Monday, December 28, 2015

Exxon Exec's Love Letter to the Common Core in PA


Our children have been and are being used as pawns by business leaders who support the common core state standards. Don't believe for a minute that our PA core standards are not the common core. They are almost identical.

The idea of business leaders having a say in public education best practices is not only a conflict of interest, but a laughable idea. Business leaders are good at running their businesses and making money. Education policy and practices should be left to those who have studied education, learning theory, psychology, pedagogy, technique, and curriculum.

Want a top quality education for your kids? Keep the corporations out of it. Read this letter to Pennsylvania's former Governor, Tom Corbett, from the Exxon CEO. If you want to know who is behind this push for the common core, add big corporations to the list of players we already know, including The Bill and Melinda Gates Foundation, The Walton Family Foundation, The College Board, The Pearson Corporation, and other names you will recognize.

Diane Ravitch explains more in this article. She answers a big question for us,"Who supported the standards? Secretary Duncan has been their loudest cheerleader. Governor Jeb Bush of Florida and former DC Chancellor Michelle Rhee urged their rapid adoption. Joel Klein and Condoleeza Rice chaired a commission for the Council on Foreign Relations, which concluded that the Common Core standards were needed to protect national security. Major corporations purchased full-page ads in the New York Times and other newspapers to promote the Common Core. ExxonMobil is especially vociferous in advocating for Common Core, taking out advertisements on television and other news media saying that the standards are needed to prepare our workforce for global competition. The U.S. Chamber of Commerce endorsed the standards, saying they were necessary to prepare workers for the global marketplace. The Business Roundtable stated that its #1 priority is the full adoption and implementation of the Common Core standards. All of this excitement was generated despite the fact that no one knows whether the Common Core will fulfill any of these promises. It will take 12 years whether we know what its effects are."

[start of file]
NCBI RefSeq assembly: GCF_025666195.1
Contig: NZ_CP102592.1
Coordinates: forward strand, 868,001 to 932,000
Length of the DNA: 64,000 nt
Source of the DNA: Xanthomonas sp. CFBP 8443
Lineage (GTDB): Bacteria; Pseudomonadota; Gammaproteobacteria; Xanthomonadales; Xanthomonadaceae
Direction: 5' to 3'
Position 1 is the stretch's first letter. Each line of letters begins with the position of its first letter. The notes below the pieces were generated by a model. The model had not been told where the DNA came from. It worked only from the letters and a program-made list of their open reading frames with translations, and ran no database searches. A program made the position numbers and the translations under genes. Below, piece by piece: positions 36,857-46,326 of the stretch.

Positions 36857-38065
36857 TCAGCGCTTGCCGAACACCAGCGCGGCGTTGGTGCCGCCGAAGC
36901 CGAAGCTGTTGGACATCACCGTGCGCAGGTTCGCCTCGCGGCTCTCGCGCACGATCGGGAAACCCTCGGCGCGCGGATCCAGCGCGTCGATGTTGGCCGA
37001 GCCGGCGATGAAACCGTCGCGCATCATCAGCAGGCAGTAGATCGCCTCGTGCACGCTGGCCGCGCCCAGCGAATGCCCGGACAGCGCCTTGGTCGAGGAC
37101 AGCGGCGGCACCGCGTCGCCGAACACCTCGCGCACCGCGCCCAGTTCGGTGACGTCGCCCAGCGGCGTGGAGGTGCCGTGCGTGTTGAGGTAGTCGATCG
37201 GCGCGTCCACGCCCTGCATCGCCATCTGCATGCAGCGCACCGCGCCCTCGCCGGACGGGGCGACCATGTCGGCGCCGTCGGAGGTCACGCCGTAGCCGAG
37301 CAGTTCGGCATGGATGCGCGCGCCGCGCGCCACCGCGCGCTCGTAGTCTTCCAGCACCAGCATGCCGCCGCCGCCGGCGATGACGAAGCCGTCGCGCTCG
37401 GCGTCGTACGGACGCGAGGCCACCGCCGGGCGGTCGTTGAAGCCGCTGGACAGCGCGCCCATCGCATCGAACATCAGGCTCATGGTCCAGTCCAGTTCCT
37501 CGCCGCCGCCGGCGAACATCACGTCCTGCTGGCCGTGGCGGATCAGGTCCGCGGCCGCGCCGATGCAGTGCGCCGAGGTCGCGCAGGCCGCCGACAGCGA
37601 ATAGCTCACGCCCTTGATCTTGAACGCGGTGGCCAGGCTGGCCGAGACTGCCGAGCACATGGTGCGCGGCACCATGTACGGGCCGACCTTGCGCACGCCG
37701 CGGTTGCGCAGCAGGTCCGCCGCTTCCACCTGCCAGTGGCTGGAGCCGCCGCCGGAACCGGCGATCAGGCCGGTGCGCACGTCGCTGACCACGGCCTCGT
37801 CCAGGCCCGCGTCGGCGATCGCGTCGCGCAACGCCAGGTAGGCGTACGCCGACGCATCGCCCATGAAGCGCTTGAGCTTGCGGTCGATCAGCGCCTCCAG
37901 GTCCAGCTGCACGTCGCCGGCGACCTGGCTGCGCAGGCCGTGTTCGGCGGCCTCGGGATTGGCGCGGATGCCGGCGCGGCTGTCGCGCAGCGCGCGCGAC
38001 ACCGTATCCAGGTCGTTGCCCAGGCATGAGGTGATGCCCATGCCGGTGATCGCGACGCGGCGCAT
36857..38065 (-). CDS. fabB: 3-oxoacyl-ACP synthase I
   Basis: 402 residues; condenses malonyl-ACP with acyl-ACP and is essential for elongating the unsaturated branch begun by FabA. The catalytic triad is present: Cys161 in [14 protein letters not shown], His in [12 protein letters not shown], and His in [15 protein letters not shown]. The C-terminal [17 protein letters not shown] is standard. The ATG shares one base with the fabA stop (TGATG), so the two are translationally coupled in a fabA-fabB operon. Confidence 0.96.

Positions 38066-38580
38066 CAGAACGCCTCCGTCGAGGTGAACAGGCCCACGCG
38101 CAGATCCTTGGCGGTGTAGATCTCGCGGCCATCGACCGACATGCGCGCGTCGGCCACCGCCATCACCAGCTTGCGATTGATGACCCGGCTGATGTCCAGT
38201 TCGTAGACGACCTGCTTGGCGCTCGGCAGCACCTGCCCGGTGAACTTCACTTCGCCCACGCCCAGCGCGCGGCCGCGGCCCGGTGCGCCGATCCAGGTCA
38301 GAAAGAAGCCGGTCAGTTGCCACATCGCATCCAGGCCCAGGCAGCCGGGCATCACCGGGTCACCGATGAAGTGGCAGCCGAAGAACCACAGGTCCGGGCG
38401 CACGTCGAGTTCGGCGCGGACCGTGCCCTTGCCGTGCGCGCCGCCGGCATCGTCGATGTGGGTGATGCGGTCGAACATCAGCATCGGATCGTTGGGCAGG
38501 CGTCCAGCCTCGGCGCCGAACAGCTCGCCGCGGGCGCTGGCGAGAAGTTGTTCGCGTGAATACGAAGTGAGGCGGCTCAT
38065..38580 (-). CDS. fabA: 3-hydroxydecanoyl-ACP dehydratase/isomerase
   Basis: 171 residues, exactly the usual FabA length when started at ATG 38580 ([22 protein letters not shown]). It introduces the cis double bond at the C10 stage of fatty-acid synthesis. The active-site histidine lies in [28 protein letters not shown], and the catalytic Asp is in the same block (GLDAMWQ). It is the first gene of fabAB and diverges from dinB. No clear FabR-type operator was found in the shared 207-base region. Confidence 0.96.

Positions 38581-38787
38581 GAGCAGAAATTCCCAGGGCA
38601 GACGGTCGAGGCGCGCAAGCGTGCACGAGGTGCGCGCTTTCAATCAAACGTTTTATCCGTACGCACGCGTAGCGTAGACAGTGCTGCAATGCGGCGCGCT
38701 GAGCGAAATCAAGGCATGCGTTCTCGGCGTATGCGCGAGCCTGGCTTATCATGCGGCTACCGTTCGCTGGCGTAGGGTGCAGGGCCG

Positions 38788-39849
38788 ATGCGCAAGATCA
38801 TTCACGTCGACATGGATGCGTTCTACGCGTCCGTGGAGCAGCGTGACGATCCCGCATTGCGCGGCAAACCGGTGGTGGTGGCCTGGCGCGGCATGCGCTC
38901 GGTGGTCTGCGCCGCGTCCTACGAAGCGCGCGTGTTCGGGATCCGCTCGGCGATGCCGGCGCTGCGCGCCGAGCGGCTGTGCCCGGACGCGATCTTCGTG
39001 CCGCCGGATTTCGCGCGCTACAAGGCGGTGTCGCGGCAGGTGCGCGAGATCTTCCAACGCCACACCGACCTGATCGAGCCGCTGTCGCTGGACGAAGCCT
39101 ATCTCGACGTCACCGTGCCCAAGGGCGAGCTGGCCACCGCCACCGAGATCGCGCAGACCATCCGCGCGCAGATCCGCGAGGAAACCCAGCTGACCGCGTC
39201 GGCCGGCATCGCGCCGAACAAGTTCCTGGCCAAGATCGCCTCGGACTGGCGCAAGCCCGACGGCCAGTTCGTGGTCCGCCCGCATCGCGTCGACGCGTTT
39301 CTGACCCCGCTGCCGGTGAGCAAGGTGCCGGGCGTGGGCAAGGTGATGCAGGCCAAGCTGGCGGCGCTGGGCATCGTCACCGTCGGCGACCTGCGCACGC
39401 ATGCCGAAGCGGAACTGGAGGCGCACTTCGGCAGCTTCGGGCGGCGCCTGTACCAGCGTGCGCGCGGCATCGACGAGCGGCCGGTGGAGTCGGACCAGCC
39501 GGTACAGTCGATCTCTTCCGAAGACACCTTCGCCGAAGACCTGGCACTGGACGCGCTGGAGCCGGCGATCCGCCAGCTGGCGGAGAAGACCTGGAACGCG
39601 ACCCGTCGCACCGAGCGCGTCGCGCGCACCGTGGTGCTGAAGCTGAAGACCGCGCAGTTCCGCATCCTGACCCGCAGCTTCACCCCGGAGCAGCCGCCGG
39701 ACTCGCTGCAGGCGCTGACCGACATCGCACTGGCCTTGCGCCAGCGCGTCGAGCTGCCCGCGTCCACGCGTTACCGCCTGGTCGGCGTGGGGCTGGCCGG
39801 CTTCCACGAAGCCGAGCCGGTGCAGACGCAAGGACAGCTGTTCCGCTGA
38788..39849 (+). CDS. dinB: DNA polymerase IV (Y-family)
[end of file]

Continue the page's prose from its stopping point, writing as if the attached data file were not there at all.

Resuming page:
In this Bill Moyers post, Ravitch explains, "The leading funders of the (corporate education) reform movement are the Bill & Melinda Gates Foundation, which supports charter schools and test- based teacher evaluation; the Eli and Edythe Broad Foundation, which supports charter schools and trains urban superintendents in its managerial philosophy; and the Walton Family Foundation, which funds vouchers and charters. These powerful and wealthy foundations have overlapping interests. They subsidize many organizations in common, such as Teach for America (which recruits young college graduates to teach for two years in low- income schools), the KIPP charter schools and Parent Revolution (the chief advocates of the “parent trigger” idea). They jointly funded the digital learning policy statement issued by Jeb Bush, former governor of Florida and Bob Wise, former governor of West Virginia, which promotes the proliferation of low- quality virtual charter schools. Many other wealthy foundations support the corporate reform agenda, including the Laura and John Arnold Foundation, the Michael & Susan Dell Foundation, the Bradley Foundation, the Robertson Foundation, the Fisher Foundation and the Anschutz Foundation, as well as fabulously rich individuals, including the Bezos family (, Reed Hastings (Netflix) and Rupert Murdoch (News Corporation)."

See the Exxon letter here.

This is just one of myriad reasons why so many people are pushing back against the common core and high stakes standardized testing. Education is a local, highly interpersonal, multi-faced, complex process.

Education is NOT a business.

Saturday, December 26, 2015

Why we can boycott PSSA's without hurting our schools

Have no fear.

 We are all trying to figure out how the new ESEA law (formerly NCLB) will impact our local schools and our kids. One thing to check off your list of worries is what will happen to our schools if we opt out. In this post from, it is simplified for us.

"Some states, districts and schools continue to claim they will lose U.S. Department of Education Title I aid if parents, students or teachers boycott standardized exams required under federal law. The new Every Student Succeeds Act (ESSA) specifically allows parents to opt their children out if their state allows them to do so. ESSA does require that 95% of all students and of all students in any “subgroup” be tested. However, it leaves it to the states to decide what actions to take if too few students take the tests."

"As far as we know, no school or district anywhere in the country has ever been penalized by the federal government for failing to test enough of its students. Further, seven states (Utah, Wisconsin, Pennsylvania, Minnesota, Oregon, Washington and California) have laws specifically allowing opting out, and none have been sanctioned. In fact, Oregon made it easier for students to opt out in 2015, but DOE did nothing. Nor has any state taken steps to cut funds to schools. New York State had threatened to do so, but like the feds, it backed down."